for the various groups of service workers, however, will range from 15 to 
25 percent, as follows 3/: 


Average Annual Money Earnings 
(Rubles) 



Before 

After 

Increase 


Wage Reform 

Wage Reform 

(Percent ) 

All service workers 

873 

1,056 

21 

Housing and communal economy 

667 

767 

15 

Health 

707 

8 69 

23 

Trade and restaurants 

728 

859 

18 

Education 

833 

1 , 

25 

Other 

1,499 

1,796 

20 


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The new earnings level for service workers - - 10 percent below the 
average annual earnings of workers and employees in industry, con- 
struction, and other "productive" branches 4/ -- will restore them 
roughly to the relative income position they held at the start of the 
wage reform in 1959. The comparative position of service workers, 
however, is distorted by the relatively high-income workers included 
in the "other" category, which includes those in government adminis- 
tration and probably those in scientific research. 

The present round of wage increases for service workers was 
originally scheduled for introduction in 1962. Postponement of these 
increases until 1964-65 -- long after wage increases to other groups of 
workers and employees -- probably hampered recruitment in some of 
the higher skilled categories of service personnel, notably in education. 

The minimum monthly wage of all workers and employees is to be 
raised in 1965 from 27 rubles in rural areas and 35 rubles in urban 
areas to 40 and 45 rubles, respectively. This increase originally was 
scheduled for 1962, and a further increase to 50 to 60 rubles was to be 
made in 1965. Failure to increase the minimum monthly wage to 50 to 
60 rubles in 1965 precludes fulfillment of the promised increase in the 
average wage of workers and employees during the Seven Year Plan. 
According to the original plan, the average wage of workers and em- 
ployees was to rise 26 percent 5/ -- from 943 rubles to 1, 188 rubles. 
Even with the 21 -percent increase in the pay to service workers, the 
average earnings of all workers and employees will have increased by 
only 20 percent 6/ --to 1, 136 rubles a year --by the end of 1965. 

In an apparent effort to curry favor with the rank-and-file popula-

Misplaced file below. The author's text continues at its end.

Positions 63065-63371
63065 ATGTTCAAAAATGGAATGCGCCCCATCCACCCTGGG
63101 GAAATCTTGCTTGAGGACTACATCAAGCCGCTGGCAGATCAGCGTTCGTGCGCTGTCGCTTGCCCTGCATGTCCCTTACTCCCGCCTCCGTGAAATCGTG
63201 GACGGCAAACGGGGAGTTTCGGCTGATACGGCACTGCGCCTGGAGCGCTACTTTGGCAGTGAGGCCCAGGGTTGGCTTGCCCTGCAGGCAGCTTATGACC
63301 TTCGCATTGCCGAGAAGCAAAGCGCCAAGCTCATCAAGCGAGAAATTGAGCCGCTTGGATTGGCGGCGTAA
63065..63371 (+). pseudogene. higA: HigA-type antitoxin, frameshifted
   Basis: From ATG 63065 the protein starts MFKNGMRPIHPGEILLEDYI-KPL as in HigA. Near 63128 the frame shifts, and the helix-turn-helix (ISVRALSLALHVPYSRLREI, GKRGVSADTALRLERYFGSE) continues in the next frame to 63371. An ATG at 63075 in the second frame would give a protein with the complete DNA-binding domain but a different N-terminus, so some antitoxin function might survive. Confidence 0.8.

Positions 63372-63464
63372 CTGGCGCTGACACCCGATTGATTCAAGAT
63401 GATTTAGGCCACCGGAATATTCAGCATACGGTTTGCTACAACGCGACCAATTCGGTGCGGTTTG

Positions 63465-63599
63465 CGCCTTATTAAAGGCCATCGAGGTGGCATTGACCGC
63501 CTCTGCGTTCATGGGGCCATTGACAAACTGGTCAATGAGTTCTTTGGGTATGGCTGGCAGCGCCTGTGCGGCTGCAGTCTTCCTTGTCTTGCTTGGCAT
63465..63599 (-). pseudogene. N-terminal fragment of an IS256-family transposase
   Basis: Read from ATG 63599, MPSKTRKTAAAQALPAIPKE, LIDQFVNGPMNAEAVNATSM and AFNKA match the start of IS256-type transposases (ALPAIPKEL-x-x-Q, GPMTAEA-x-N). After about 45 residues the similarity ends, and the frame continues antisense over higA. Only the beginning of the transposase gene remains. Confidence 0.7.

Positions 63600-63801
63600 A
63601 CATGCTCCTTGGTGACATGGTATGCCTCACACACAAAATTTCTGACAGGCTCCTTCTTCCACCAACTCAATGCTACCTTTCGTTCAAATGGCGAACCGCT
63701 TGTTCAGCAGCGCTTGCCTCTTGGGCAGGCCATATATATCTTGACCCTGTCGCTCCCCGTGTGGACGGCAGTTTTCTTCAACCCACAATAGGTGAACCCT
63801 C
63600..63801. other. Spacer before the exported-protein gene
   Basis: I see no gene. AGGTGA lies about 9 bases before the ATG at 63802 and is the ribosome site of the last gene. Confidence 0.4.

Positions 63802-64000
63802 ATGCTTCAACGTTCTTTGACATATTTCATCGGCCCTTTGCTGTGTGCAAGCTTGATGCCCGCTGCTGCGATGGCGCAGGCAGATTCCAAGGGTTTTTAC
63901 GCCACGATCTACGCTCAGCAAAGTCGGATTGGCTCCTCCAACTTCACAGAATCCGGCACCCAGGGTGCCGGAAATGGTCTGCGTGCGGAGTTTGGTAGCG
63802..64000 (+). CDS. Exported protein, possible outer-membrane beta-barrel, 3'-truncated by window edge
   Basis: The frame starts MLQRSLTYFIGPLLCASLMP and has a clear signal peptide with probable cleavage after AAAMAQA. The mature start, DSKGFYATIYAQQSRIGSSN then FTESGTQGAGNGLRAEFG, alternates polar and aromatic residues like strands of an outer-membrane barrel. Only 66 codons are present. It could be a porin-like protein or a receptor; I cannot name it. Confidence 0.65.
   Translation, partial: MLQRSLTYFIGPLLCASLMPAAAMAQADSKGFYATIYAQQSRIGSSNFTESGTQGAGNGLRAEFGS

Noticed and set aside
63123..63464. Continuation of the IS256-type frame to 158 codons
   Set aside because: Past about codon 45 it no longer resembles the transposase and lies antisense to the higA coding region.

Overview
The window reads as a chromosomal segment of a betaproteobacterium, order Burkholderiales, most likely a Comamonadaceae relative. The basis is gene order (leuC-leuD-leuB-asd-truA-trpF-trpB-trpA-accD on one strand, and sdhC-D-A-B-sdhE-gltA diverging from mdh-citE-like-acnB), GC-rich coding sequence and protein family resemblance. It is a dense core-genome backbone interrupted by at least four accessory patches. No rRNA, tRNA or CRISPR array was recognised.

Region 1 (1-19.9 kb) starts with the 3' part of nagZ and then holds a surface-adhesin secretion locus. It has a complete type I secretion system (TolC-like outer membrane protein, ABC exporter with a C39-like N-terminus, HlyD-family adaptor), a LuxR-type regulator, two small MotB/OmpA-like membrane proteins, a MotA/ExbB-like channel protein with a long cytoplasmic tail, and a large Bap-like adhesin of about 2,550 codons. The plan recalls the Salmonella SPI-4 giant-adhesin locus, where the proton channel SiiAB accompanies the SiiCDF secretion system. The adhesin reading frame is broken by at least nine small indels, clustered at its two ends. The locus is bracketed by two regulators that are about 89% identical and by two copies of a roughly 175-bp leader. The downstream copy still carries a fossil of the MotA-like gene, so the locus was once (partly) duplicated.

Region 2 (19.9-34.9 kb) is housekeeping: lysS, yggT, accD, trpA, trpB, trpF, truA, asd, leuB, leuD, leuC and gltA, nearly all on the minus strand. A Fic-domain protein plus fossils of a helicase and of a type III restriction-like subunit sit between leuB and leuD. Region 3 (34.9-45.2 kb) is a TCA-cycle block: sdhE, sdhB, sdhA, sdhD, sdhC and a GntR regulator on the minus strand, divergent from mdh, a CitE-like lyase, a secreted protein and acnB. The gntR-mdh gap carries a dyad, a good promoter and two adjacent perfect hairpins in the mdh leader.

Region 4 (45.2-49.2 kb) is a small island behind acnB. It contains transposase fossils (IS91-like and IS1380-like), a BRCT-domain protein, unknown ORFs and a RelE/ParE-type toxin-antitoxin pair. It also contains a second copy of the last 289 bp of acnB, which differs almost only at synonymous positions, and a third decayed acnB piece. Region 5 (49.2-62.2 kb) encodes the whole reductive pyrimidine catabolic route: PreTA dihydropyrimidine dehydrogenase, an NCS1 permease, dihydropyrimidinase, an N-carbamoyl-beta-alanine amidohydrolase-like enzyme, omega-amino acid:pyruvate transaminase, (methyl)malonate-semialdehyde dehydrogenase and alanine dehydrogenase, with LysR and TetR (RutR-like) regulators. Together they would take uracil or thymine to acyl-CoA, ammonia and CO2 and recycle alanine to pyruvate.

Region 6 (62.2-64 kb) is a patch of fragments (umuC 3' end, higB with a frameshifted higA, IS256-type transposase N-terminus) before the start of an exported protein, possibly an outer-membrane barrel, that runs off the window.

tion, Premier Kosygin announced in December 1964 that the wage in- 
creases originally scheduled for the la st half of 1965 would take place 
instead during the first half. 7/ This change will raise the wages of 
approximately 9 million service workers and will add 900 million 
rubles to the cost of the program in 1965. 


2, Pension Increases for Workers a nd Employ ee s 


The security status of workers and employees has been further in- 
creased by a decree of 31 December 1964, which raised the minimum 
levels of disability and survivor pensions by an average of 35 percent, 8_/ 
Under the new law the size of minimum disability pensions, depending 
on the degree of disablement and whether or not the disability is job- 
connected, will range between .16 and 50 rubles a month. The former 


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minimum levels were 16 and 36 rubles. Failure to increase the mini- 
mum level of pensions for partial disability (16 rubles a month) is 
consistent with recent efforts to keep invalids in the labor force. 
Minimum survivor pensions have been raised from a range of 16 to 
30 rubles a month, depending on the number of dependents, to a range 
of 21 to 50 rubles. 

3. Pension Program for Collective Farmers 


The second major welfare program, approved by the Supreme Soviet 
on 15 July 1964, will bring 25 million to 30 million collective farmers and 
their families under a state social insurance system beginning in 1965.* 
Until this program the establishment of pension programs at collective